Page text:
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Pattie Lovett-Reid

Chief Financial Commentator, CTV


Longevity is increasing, debt levels are rising, and for some, traditional retirement seems to be a thing of the past.

On a year-over-year basis, people 55 and older have the fastest rate of employment growth (+3.6 per cent or +133,000) compared with the other demographic group, according to Statistics Canada. This is encouraging for those who want to work.

There was a time when it was thought the workforce was designed to push people out at 65. In some cases, that may still happen. However, the last thing this economy needs is to have boomers retiring in large numbers, leaving a void of expertise, knowledge, maturity and great insight. Boomers have lived a lifetime and read more, have travelled more, and worked more than any other generation. This experience simply can’t be replicated that easily.

Whether it’s personal satisfaction, or financial need, many people want to work once they retire. It is a wonderful situation to be in – working because you want to versus because you have to. For those that have to, it is important to been seen in the right light. No one wants to hired someone because they’ve stated they are bored and looking for a change. A prospective employer wants someone who is engaged, driven and committed to working hard for them.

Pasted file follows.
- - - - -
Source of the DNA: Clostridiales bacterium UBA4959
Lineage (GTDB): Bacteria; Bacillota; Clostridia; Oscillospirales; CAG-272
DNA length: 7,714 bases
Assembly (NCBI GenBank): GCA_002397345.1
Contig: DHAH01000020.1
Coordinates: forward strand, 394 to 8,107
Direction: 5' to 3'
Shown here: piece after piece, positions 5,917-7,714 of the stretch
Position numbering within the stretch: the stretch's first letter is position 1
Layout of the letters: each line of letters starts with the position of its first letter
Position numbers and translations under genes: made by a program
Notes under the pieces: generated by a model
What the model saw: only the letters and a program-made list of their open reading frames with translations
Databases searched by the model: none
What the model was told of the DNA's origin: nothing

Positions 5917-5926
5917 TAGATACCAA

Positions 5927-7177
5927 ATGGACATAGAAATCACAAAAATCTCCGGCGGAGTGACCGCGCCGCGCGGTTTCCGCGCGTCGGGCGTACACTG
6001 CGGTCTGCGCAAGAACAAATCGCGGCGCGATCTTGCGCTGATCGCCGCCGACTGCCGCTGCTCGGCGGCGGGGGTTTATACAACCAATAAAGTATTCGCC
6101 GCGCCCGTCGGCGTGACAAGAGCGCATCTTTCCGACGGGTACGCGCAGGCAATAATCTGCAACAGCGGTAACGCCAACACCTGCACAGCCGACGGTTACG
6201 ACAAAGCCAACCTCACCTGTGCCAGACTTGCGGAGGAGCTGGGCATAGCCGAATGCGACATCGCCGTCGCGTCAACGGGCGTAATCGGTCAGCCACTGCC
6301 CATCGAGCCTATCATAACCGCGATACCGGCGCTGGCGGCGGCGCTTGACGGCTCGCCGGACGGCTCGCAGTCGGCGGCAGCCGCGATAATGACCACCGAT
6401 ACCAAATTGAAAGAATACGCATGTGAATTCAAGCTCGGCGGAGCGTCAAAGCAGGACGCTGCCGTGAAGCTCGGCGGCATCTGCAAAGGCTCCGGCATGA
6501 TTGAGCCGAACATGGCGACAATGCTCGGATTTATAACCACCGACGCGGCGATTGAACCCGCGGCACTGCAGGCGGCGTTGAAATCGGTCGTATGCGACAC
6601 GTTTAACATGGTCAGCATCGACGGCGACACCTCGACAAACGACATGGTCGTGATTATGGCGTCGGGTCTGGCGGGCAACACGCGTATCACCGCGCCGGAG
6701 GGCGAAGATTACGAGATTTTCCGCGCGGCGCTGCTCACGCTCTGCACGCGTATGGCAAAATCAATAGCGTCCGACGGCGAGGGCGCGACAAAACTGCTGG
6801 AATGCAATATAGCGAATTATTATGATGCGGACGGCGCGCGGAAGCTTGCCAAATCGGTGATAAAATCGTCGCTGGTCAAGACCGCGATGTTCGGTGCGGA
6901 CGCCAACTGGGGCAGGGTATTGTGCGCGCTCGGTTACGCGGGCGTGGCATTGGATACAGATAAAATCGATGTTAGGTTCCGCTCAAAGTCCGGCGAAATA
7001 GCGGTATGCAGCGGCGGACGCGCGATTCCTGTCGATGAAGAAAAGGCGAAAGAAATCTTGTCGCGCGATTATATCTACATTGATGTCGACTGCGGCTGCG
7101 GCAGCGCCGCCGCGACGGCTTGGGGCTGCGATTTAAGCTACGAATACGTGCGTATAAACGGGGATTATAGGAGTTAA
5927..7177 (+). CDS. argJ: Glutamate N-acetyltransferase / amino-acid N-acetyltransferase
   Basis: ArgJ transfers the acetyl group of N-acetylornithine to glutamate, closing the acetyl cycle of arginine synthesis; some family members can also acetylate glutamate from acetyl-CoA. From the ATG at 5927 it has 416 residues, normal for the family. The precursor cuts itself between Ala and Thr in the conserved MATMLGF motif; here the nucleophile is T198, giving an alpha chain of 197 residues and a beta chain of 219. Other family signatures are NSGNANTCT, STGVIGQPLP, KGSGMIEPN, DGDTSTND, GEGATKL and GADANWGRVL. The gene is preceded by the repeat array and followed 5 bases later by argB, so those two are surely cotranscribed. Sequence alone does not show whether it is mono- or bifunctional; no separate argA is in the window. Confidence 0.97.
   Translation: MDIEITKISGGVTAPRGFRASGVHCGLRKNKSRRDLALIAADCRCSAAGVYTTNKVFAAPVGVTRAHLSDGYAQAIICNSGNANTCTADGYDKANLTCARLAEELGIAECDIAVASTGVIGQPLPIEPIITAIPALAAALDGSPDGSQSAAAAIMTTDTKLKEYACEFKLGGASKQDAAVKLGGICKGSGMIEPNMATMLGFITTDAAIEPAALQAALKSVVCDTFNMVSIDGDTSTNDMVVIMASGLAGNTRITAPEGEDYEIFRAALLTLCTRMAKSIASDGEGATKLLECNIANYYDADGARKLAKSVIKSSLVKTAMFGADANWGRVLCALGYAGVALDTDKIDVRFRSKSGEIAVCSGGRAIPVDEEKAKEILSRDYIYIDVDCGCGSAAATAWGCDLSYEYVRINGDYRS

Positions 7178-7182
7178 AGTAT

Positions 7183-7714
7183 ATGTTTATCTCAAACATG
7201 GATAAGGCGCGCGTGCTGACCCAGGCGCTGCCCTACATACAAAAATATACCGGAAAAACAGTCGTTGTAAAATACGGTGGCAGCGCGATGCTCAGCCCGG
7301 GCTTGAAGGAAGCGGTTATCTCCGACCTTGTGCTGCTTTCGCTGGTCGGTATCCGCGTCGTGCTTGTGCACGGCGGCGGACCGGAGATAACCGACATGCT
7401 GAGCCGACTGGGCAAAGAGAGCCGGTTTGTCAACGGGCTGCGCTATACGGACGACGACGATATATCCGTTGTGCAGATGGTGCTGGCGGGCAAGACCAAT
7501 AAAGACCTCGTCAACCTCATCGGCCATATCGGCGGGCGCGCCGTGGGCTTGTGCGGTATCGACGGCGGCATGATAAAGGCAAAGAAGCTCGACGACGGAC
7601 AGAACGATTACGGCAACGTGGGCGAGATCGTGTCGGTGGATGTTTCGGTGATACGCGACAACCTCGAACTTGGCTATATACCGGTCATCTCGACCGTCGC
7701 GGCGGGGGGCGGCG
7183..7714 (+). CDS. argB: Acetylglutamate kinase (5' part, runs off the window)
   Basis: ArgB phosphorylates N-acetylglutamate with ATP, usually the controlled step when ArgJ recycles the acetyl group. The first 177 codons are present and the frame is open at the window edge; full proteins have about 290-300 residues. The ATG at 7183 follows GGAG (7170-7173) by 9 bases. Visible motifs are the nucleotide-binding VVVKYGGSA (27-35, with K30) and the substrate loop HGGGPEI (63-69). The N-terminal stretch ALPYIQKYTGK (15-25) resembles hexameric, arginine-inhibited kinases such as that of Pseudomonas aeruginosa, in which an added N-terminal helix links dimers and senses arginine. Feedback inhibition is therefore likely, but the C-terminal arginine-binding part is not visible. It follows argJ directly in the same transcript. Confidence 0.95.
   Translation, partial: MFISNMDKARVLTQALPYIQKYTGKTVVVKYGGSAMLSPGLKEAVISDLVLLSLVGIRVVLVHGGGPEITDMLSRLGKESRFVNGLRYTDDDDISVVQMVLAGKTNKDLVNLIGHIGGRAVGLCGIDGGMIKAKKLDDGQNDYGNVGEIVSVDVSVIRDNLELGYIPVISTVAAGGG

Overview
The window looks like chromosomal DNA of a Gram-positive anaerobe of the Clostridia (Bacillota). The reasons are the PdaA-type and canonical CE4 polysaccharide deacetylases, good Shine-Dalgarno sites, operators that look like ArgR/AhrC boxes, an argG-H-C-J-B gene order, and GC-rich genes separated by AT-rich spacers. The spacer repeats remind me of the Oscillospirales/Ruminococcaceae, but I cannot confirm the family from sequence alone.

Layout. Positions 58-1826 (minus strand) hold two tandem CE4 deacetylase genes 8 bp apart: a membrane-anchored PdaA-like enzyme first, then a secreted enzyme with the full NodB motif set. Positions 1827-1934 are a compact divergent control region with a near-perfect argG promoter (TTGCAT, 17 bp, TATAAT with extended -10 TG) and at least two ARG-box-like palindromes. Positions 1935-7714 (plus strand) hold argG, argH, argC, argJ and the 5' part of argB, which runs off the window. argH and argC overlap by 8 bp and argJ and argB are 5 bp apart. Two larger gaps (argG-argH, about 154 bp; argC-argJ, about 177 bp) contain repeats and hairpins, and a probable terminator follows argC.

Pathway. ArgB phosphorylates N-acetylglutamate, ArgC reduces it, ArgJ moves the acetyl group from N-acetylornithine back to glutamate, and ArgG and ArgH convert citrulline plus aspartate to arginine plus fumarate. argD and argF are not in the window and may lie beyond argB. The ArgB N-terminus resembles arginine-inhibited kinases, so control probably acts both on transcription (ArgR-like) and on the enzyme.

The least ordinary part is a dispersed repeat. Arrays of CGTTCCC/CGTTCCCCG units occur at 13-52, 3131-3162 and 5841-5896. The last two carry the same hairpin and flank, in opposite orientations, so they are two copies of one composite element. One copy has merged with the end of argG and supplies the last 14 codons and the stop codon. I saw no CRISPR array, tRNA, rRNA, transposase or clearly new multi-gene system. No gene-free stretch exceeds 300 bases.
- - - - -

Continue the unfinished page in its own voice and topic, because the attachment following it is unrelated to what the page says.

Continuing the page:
If you are looking for an encore performance, here are a few tips:

1. There's no harm in taking a temporary position. You may decide to use your knowledge and expertise in a temporary assignment or contract situation. There are many employers interested in hiring on a project-by-project basis. Plus, they don’t have to provide benefits, which many retirees already have. This type of situation offers flexibility to both the employee and the employer should things not work out.
2. Answer broadly. Employers aren’t supposed to ask you your age, so as broadly as they may ask the question, be prepared to respond equally as broadly. This is where a functional resume versus a chronological one comes into play. Showcase your experiences without dating them. No need to include dates for jobs or schooling.
3. Consider volunteer work. Recognizing there is little or no compensation, it is good experience and can open doors that could lead to paid employment.
4, Stay current. Consider taking a course to upgrade your skills and maintain your professional designations as applicable.
5. Do your research. Learn about the company before your interview, and go in prepared to ask well-thought-out questions. Be sure to close the interview by asking for the job and reiterating that no one will work harder for them than you will.